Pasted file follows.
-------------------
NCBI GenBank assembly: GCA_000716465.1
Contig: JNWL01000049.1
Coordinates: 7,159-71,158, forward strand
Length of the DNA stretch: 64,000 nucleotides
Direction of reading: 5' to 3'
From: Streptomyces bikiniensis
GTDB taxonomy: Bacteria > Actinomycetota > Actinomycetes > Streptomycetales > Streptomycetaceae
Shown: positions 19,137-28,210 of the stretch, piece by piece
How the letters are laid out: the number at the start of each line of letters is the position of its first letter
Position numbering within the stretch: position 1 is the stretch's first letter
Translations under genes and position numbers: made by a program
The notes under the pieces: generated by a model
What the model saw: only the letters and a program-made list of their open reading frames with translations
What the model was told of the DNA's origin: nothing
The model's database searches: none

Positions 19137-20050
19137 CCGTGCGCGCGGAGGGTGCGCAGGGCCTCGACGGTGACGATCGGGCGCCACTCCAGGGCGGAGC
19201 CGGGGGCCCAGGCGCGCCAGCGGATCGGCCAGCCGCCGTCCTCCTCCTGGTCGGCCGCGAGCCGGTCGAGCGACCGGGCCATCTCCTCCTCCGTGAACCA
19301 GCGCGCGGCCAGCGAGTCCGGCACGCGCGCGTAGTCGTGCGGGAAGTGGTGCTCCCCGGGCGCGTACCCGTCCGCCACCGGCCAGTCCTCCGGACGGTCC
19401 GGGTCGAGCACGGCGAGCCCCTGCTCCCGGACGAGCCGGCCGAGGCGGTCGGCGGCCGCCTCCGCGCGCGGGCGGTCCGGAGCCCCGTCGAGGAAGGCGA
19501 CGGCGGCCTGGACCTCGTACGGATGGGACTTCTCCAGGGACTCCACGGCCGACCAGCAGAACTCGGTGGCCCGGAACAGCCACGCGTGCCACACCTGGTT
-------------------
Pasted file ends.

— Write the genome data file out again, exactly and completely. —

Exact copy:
NCBI GenBank assembly: GCA_000716465.1
Contig: JNWL01000049.1
Coordinates: 7,159-71,158, forward strand
Length of the DNA stretch: 64,000 nucleotides
Direction of reading: 5' to 3'
From: Streptomyces bikiniensis
GTDB taxonomy: Bacteria > Actinomycetota > Actinomycetes > Streptomycetales > Streptomycetaceae
Shown: positions 19,137-28,210 of the stretch, piece by piece
How the letters are laid out: the number at the start of each line of letters is the position of its first letter
Position numbering within the stretch: position 1 is the stretch's first letter
Translations under genes and position numbers: made by a program
The notes under the pieces: generated by a model
What the model saw: only the letters and a program-made list of their open reading frames with translations
What the model was told of the DNA's origin: nothing
The model's database searches: none

Positions 19137-20050
19137 CCGTGCGCGCGGAGGGTGCGCAGGGCCTCGACGGTGACGATCGGGCGCCACTCCAGGGCGGAGC
19201 CGGGGGCCCAGGCGCGCCAGCGGATCGGCCAGCCGCCGTCCTCCTCCTGGTCGGCCGCGAGCCGGTCGAGCGACCGGGCCATCTCCTCCTCCGTGAACCA
19301 GCGCGCGGCCAGCGAGTCCGGCACGCGCGCGTAGTCGTGCGGGAAGTGGTGCTCCCCGGGCGCGTACCCGTCCGCCACCGGCCAGTCCTCCGGACGGTCC
19401 GGGTCGAGCACGGCGAGCCCCTGCTCCCGGACGAGCCGGCCGAGGCGGTCGGCGGCCGCCTCCGCGCGCGGGCGGTCCGGAGCCCCGTCGAGGAAGGCGA
19501 CGGCGGCCTGGACCTCGTACGGATGGGACTTCTCCAGGGACTCCACGGCCGACCAGCAGAACTCGGTGGCCCGGAACAGCCACGCGTGCCACACCTGGTT